- Saturday. DAY 5 (Optional). This is for your full body conditioning so that you can work on your cardiovascular endurance. It’s a great option if you’re really gung-ho, or if you want to lose weight as quickly as possible.
- Sunday. DAY OFF. You need this time off, as you have another full week coming.
Before starting each day’s workout, you need to massage specific areas of your body, such as your shoulders, lats, hams, quads, and hips. That’s where the foam roller comes in.
The massage will help work your muscles so that you reduce the severity of the muscle soreness afterward.
You should also perform a few basic glutes, and hip stretches so that you can work these tight muscles for the upcoming exertions.
The Dynamic Warm-up:
A dynamic warm-up involves lots of movements, and it’s quite different from your usual gradual cardiovascular warm-up.
To get you ready, you should do the following warm-up exercises in sequence:
- 20 pushups
- 20 deep bodyweight squats
- 10 on each side for lying ab windshield wipers
- 20 paces of walking lunges with long strides
- 10 inverted rows
- 10 jump squats
- 10 side lunges on each side (20 total)
Now, this is not yet the Navy Seal workout plan. That’s just the warm-up! You have to understand that this is supposedly for those with Navy Seal ambitions, or at least with Navy Seal determination.
DAY 1: Speed & Agility:
Here are the precise steps you need to take:
- Warm up with a jog for 3 minutes.
- Sprint with an all-out effort for at least 20 yards.
- Do 5 rounds of full-blast sprints, with exactly 2 minutes of rest in between rounds.
- After the 2-minute rest, do a timed shuttle run for at least 10 yards. Again, you have to go all-out.
- Do 5 rounds of this, with a rest period in between of about a minute or 2.
- After that, you’re due for a superset of the reverse grip chin-up and a flat bench barbell press. Warm up first with 12 reps.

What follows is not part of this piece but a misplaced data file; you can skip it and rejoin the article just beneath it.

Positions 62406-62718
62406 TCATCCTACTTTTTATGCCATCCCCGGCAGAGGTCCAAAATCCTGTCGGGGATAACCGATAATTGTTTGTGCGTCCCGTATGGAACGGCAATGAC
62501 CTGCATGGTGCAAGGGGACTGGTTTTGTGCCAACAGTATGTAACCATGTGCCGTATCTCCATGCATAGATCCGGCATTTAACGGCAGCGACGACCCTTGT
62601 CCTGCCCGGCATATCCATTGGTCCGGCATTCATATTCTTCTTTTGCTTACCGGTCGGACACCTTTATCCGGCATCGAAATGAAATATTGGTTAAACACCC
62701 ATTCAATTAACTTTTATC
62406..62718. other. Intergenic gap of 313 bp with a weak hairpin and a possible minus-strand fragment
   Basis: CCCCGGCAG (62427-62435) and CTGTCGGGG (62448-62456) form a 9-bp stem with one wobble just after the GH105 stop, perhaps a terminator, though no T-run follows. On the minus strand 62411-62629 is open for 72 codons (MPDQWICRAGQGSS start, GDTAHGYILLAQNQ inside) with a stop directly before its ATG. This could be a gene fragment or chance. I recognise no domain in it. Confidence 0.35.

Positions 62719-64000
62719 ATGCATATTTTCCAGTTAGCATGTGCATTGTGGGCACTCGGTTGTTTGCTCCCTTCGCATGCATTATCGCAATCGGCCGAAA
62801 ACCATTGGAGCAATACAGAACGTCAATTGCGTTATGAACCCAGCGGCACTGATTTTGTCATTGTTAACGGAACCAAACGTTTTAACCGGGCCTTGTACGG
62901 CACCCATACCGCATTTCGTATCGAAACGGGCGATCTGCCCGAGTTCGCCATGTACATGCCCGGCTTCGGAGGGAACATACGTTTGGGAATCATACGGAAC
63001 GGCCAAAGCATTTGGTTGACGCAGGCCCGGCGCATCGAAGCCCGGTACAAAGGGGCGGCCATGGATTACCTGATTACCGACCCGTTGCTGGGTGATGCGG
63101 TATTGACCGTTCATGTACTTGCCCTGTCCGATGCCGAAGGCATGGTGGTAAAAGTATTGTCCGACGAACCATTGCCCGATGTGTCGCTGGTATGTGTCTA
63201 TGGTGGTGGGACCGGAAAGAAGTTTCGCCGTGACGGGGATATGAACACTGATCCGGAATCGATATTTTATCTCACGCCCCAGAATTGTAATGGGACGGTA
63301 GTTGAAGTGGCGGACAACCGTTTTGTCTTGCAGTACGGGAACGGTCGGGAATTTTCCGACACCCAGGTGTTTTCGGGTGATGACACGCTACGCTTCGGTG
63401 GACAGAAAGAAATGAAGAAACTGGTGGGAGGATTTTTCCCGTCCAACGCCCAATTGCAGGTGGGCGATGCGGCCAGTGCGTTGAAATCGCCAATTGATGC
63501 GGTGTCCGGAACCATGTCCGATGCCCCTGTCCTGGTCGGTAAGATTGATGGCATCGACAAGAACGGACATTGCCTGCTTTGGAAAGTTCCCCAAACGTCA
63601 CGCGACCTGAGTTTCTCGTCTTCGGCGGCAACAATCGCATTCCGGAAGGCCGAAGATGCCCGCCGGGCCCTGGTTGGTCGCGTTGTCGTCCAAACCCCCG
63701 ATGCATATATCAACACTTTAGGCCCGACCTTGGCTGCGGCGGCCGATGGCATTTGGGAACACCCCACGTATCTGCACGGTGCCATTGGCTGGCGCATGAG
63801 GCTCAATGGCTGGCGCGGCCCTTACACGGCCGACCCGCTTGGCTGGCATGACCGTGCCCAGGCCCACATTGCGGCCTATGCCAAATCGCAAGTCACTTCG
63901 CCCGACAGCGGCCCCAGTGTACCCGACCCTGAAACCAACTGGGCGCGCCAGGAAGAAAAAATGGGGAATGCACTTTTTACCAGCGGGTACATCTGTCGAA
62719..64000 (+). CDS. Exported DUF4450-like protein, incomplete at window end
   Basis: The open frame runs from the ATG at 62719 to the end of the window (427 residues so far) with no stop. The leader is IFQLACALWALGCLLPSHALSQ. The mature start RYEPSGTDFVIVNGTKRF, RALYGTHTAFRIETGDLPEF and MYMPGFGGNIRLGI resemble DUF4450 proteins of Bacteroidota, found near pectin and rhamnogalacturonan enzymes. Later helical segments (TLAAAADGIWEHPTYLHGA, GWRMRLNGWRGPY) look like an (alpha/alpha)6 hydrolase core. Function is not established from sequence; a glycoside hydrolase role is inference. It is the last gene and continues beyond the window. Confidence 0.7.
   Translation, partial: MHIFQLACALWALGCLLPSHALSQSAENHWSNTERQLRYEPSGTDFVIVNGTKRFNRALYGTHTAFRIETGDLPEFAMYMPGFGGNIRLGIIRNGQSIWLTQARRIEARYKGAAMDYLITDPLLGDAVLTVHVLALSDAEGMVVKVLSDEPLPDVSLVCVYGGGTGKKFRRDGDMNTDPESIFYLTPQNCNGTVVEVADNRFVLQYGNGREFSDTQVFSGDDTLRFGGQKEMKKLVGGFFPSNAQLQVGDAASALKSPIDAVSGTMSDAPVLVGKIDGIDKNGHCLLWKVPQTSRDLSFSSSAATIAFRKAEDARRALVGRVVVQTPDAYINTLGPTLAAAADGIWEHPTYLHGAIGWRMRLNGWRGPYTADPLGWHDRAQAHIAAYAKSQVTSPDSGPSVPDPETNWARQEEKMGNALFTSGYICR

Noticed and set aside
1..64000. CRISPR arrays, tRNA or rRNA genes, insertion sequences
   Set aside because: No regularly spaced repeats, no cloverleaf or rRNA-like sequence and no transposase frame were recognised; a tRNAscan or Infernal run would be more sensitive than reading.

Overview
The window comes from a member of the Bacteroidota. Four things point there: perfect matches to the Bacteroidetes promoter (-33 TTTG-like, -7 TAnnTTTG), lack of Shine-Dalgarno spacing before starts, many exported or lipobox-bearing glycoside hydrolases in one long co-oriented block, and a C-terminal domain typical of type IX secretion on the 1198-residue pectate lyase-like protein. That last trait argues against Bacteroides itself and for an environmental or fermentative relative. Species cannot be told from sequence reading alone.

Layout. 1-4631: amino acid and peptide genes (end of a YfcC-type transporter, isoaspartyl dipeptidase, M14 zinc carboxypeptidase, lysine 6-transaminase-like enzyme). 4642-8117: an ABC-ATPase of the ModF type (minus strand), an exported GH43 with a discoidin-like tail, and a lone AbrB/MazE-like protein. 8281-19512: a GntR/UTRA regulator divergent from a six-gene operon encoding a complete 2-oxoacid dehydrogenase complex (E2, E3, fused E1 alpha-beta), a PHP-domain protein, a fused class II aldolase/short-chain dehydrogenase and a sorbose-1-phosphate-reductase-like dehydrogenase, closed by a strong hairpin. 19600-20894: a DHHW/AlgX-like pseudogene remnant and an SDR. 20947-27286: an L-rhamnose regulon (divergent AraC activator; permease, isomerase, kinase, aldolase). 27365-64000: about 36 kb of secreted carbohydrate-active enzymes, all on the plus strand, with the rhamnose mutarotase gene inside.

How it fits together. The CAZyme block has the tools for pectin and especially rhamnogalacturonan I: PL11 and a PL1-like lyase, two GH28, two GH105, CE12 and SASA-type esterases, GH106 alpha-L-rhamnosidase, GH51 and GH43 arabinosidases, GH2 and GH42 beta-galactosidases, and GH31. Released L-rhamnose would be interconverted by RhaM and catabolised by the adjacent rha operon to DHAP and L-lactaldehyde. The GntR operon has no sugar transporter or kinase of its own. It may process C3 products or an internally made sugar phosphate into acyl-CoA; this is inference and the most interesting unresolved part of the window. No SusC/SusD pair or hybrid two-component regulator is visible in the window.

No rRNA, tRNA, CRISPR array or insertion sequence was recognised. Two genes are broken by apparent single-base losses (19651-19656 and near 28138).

- Then do 3 sets with 8 to 12 reps. Rest for just 1 minute after each superset.
- After that, you have the superset of the dumbbell shrug and hyperextension. Do 3 sets of 8 to 12 reps, with a minute of rest after each superset.
- Next is the superset of the floor crunch and the bent-knee hanging leg raise. This time you have to do 3 sets of 15 to 20 reps. There’s no rest period between supersets!
- Round things off with a steady pace jogging for 3 to 5 miles.
DAY 2: Power
Hopefully, the first day didn’t cause you quit, as you have another day of exertions to face.
Here are the steps you need to follow:
- Warm up first with 10 reps of box jumps or jump squats. Then do 4 sets of 10 reps each. Rest for 30 seconds after each set.
- Next comes the barbell clean and press. Warm up with 2 sets of 12 to 15 reps, and then do it for real with 3 sets of 5 to 8 reps. Rest for just 1 minute between sets.
- Then you have the Plyo pushup, which involves hand-clapping. Warm up with 10 reps, and then follow that up with 3 sets of 5 to 8 reps. You can rest for 30 seconds after each set.
- Now at this point, you can do the explosive single arm flat bench press with either a kettlebell or a dumbbell. Go at it with 3 sets of 5 to 8 reps, with a 1-minute rest period in between.
- Then you need to do the 3-way plank. You have to do one side, the middle, and the other side alternating for 10 seconds each for a total of 1 to 2 minutes.
- The last step is to do 8 sprints while you rest for 1 minute in between the sprints.
The next day is a day off, which in all likelihood you’ll need.
DAY 3: Strength
It’s now Thursday, and at this point hopefully, your determination hasn’t waned.